Easy font activation using Document Fonts
One of the challenges of the InCopy workflow can be making sure that all users participating in the workflow have access to all of the fonts used in the InDesign document(s). Many companies have a set of standard fonts that are used for projects within an organization and will load those fonts onto everyone’s computer so that they are available for use in InCopy. In some workflows however, this consistency doesn’t exist and fonts change on a regular basis or there’s a feature in a publication that uses a font that is different from the norm. This can create a lot of frustration because in order to edit content that uses one of these fonts with copyfit accuracy, the font needs to be loaded so it’s available to InCopy. This often requires a call to IT which often takes more time than most of us have to spare.
The Document Fonts feature in InDesign is a great way to activate fonts without having to activate them using a font management program or having to install them on your system. What many people forget or are unaware of is that Document Fonts can be a great benefit to InCopy users as well. Here’s how the feature works. If you put fonts into a folder called Document Fonts (spelling is important) and that Document Fonts folder lives in the same folder as the InDesign file, InDesign will automatically activate those fonts when the InDesign document is opened. Now the same thing works for InCopy in a layout based workflow. If you open the InDesign document using InCopy, the fonts will be automatically activated when the file is opened.
The waters get a little muddied however in an assignment based workflow because the assignments are stored in a separate folder than the InDesign document by default and therefore will not be able to activate the fonts when the assignment file is opened.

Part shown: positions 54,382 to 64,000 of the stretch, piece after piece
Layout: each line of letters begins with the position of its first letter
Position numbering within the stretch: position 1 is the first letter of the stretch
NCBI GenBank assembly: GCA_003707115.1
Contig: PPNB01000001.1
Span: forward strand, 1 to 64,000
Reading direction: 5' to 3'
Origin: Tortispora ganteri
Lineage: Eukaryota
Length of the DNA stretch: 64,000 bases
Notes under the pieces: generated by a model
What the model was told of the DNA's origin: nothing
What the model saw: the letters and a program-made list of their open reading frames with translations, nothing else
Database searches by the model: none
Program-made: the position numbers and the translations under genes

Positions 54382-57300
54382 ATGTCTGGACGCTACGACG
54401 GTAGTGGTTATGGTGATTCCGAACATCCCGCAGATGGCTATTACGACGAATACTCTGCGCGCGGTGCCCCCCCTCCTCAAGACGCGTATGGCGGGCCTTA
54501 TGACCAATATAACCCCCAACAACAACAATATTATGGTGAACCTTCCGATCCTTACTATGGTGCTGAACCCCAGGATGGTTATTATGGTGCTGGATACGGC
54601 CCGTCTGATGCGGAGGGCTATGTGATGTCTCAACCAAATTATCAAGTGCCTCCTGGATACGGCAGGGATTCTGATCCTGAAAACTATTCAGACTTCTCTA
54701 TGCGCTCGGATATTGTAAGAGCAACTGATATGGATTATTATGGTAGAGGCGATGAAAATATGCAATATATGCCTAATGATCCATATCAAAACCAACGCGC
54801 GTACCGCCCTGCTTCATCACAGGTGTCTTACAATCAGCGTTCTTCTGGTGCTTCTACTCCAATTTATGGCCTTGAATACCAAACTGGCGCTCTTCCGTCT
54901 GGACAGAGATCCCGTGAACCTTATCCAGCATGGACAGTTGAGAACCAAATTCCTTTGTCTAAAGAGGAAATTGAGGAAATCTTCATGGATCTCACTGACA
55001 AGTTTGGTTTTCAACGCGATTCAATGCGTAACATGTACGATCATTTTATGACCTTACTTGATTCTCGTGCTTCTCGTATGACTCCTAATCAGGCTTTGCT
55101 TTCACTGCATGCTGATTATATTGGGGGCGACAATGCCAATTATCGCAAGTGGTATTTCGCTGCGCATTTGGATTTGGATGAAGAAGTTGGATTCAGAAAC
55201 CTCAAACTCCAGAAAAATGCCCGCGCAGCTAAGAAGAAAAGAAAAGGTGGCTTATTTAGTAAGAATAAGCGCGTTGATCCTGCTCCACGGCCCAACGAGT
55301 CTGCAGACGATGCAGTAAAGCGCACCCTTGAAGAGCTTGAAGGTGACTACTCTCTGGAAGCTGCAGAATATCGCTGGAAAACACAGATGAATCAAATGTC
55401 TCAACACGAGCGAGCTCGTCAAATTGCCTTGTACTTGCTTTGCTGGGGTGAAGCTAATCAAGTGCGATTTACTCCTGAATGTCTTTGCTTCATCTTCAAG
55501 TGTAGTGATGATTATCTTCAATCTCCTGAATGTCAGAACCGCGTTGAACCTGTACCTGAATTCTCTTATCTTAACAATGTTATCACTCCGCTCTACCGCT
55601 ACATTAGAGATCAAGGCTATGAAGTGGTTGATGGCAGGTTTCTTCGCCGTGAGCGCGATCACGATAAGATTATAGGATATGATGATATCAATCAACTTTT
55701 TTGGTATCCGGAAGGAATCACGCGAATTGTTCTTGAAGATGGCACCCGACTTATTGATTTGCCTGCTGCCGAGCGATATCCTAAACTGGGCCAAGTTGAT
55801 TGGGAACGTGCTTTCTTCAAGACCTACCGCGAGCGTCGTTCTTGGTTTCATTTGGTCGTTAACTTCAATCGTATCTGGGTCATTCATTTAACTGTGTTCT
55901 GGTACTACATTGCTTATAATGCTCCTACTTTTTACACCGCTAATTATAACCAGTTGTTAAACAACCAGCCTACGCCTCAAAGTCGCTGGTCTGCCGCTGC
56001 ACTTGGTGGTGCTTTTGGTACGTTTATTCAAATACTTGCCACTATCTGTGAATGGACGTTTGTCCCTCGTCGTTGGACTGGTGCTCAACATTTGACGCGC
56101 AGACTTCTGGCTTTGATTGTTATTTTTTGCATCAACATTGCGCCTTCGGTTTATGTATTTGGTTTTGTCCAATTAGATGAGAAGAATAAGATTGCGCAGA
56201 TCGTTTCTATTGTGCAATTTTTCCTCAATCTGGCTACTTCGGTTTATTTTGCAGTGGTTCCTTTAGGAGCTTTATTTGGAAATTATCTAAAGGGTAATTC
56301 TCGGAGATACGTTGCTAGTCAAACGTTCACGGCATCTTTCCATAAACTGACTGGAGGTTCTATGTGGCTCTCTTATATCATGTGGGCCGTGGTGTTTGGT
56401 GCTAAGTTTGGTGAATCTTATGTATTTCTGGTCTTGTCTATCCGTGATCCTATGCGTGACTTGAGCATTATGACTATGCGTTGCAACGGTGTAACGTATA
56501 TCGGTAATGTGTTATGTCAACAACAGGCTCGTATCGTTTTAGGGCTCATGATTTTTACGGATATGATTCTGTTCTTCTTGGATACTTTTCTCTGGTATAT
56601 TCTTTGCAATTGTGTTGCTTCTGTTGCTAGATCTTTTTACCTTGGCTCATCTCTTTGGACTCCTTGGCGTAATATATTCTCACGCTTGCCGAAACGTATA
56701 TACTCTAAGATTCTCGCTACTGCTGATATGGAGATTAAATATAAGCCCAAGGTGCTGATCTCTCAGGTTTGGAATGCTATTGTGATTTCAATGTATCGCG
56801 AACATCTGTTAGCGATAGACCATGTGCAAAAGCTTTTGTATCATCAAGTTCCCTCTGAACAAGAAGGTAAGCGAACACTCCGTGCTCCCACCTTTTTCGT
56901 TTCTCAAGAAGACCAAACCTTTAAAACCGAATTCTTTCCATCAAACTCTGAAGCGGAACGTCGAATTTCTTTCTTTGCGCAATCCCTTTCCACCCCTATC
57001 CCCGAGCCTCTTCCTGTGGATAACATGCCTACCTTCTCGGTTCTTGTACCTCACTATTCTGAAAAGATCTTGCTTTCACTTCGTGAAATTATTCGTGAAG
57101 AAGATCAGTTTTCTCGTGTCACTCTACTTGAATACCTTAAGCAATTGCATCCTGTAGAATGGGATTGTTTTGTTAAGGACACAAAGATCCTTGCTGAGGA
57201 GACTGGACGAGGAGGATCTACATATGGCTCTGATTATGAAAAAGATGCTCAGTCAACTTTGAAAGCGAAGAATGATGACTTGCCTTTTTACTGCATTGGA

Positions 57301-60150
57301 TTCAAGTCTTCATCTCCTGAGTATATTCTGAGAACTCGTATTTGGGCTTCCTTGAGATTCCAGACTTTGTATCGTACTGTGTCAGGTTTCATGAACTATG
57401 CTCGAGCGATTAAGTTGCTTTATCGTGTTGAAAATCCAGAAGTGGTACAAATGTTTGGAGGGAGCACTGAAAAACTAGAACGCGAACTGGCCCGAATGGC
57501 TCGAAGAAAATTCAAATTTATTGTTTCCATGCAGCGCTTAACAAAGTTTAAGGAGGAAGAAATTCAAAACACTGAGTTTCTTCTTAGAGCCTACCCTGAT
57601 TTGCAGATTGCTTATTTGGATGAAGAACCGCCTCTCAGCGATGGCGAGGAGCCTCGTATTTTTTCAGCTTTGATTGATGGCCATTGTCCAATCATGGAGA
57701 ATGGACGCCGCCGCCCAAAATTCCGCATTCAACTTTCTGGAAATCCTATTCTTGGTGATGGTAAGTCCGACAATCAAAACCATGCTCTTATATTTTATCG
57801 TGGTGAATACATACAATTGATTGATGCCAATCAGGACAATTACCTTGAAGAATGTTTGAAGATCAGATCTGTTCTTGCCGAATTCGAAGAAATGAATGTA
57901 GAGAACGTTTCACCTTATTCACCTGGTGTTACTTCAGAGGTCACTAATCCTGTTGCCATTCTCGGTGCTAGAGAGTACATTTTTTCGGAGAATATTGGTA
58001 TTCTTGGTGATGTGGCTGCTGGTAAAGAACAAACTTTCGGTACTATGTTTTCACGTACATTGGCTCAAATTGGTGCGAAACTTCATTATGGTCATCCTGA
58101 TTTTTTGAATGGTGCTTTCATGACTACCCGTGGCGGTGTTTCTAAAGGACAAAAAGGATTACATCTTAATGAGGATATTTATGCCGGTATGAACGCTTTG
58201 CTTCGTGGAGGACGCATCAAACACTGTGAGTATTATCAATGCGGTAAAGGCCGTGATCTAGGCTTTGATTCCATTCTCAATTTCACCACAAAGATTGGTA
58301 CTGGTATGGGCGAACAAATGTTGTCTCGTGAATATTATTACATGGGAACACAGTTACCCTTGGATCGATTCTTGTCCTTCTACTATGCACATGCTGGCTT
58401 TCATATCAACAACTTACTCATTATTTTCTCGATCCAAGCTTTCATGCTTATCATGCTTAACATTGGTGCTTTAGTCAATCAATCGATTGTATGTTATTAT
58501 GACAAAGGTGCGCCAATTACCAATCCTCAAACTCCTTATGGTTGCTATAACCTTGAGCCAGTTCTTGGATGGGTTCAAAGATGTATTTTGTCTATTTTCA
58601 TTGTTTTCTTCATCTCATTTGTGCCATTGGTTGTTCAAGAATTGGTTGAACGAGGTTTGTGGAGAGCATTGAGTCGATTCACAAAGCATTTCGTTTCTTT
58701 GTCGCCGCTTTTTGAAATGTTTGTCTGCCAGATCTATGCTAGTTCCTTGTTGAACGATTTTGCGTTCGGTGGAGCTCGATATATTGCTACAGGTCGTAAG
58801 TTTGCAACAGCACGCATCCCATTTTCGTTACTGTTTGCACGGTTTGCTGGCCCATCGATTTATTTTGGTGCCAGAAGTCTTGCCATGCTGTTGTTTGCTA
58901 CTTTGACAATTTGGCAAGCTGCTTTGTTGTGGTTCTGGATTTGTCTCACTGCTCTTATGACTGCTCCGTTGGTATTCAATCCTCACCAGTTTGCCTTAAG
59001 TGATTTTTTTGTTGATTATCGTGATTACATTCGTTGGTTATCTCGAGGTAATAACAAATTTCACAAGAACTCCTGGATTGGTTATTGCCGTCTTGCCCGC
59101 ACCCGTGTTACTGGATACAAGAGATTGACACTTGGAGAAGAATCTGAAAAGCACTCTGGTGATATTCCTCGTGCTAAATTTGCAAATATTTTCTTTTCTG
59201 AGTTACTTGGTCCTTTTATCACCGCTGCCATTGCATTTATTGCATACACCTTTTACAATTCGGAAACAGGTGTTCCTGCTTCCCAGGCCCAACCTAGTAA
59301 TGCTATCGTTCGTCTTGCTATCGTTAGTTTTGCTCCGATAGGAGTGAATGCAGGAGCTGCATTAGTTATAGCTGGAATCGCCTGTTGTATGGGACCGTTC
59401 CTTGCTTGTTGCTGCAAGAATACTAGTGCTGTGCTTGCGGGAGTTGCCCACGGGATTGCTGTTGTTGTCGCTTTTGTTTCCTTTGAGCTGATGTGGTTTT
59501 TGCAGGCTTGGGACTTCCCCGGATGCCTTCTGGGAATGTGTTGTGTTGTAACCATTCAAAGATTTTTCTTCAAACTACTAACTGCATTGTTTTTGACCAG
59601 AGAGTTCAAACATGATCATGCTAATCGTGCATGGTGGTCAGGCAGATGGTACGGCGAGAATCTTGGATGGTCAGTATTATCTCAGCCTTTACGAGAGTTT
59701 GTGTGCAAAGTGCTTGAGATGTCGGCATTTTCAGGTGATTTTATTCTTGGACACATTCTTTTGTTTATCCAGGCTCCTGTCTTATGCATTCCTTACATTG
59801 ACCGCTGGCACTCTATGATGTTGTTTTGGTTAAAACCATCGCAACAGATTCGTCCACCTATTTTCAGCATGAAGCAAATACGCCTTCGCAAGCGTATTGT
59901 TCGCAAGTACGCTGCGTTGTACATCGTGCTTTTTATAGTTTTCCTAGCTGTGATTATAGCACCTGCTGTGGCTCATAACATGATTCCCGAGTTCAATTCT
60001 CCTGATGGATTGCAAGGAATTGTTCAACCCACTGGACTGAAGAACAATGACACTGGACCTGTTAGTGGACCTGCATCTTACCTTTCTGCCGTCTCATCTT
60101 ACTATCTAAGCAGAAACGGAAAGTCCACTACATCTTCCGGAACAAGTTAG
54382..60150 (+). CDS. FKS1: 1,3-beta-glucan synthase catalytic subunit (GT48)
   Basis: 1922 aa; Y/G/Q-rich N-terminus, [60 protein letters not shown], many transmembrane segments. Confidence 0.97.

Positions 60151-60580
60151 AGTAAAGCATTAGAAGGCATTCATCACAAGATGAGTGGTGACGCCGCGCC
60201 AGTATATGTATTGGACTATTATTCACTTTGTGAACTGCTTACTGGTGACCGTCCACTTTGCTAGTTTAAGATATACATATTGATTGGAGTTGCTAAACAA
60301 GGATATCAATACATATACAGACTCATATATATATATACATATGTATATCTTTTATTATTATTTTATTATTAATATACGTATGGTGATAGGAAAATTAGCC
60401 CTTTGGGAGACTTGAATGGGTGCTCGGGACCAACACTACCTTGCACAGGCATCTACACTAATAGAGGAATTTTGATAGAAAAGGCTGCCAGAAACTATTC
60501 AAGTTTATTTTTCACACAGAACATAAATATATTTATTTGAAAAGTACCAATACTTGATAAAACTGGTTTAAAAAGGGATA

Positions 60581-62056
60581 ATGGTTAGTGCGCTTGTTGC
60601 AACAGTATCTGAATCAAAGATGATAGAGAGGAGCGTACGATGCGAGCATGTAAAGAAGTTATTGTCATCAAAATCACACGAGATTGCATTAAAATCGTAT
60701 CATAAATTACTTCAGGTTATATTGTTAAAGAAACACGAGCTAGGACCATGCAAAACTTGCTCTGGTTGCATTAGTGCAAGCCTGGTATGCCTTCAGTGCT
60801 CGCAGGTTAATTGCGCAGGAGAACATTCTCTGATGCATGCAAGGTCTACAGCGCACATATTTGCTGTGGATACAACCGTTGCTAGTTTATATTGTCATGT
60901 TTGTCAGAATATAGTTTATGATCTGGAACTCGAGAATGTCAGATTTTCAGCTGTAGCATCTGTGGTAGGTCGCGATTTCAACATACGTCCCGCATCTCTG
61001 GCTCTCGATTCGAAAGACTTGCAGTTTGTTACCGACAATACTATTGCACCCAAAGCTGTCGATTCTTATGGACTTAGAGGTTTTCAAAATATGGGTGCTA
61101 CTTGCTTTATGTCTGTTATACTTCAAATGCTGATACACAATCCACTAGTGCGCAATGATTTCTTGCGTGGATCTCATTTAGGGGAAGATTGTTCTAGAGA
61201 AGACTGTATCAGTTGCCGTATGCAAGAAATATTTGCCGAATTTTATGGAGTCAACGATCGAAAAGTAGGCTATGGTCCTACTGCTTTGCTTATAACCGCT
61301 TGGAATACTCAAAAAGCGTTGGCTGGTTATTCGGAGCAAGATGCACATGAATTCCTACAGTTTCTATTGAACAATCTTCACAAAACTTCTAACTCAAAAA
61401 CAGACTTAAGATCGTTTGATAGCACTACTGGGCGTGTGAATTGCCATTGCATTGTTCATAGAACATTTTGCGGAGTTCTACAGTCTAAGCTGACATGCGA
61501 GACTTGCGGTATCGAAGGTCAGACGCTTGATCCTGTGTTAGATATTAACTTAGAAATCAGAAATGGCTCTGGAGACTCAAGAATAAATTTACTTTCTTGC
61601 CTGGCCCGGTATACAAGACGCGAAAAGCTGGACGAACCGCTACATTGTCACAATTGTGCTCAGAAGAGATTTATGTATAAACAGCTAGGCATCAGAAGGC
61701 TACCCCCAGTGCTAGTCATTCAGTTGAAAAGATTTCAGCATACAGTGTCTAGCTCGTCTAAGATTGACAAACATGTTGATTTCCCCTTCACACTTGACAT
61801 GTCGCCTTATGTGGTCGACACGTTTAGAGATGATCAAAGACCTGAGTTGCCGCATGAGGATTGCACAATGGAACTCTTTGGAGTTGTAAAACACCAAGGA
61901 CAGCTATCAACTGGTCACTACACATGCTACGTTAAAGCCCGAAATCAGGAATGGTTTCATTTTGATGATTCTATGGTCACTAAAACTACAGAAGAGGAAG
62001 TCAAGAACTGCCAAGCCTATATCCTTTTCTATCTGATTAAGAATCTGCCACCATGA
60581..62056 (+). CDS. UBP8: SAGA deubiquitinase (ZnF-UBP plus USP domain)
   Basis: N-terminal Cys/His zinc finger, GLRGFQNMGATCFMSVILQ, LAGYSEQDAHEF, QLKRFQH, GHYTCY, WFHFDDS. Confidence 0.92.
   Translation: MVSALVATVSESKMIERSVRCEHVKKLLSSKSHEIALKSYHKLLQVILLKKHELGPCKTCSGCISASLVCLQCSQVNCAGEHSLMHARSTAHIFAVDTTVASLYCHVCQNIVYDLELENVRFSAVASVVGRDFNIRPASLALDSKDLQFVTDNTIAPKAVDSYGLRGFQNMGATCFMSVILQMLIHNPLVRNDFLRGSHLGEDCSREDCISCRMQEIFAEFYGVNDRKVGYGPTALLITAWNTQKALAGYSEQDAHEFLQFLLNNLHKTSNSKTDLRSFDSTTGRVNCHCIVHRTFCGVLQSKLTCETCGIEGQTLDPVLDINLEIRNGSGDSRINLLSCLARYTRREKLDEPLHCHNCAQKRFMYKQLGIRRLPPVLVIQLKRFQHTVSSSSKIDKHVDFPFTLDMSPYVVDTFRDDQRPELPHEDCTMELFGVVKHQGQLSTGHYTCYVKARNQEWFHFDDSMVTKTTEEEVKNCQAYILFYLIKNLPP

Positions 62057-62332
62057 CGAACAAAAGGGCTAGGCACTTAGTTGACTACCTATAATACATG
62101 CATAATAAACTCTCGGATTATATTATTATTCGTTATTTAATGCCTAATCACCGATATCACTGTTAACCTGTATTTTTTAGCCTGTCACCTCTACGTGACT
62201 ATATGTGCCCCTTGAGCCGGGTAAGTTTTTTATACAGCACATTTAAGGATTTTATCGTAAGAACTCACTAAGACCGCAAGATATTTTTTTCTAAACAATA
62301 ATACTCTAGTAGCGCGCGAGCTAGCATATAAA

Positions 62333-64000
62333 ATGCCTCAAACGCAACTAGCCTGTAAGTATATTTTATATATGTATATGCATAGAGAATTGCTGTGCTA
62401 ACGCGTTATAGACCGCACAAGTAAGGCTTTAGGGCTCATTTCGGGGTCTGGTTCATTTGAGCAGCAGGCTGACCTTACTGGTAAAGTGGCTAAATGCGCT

Making Document Fonts available to the assignments
The solution is to simply make sure that the Document Fonts folder is available to the assignment file. You don’t want to simply move the folder because then the fonts won’t be available to InDesign although if the designer has all of the fonts loaded on their computer this may not even be an issue. A simple solution is to copy the Document Fonts folder into the Assignments folder or whichever folder you are using to store your assignments. Now when you open the assignment file, the fonts are loaded and the document looks as expected.
The downside to this method is that if you need to add a font to the Document Fonts folder, you need to add it in two places. I thought that we might be able to solve this problem by creating an alias of the Document Fonts folder and putting it in the Assignments folder but the alias unfortunately didn’t work. If you really want to be efficient and have one folder appear in two places, you’ll need to create a symbolic link. You can do this on both Mac and Windows platforms and it solves the problem of having two separate folders. This last part might be overkill for some users and a savior to others. Either way, Document Fonts takes the headache out of the InCopy workflow allowing users to focus on the task at hand.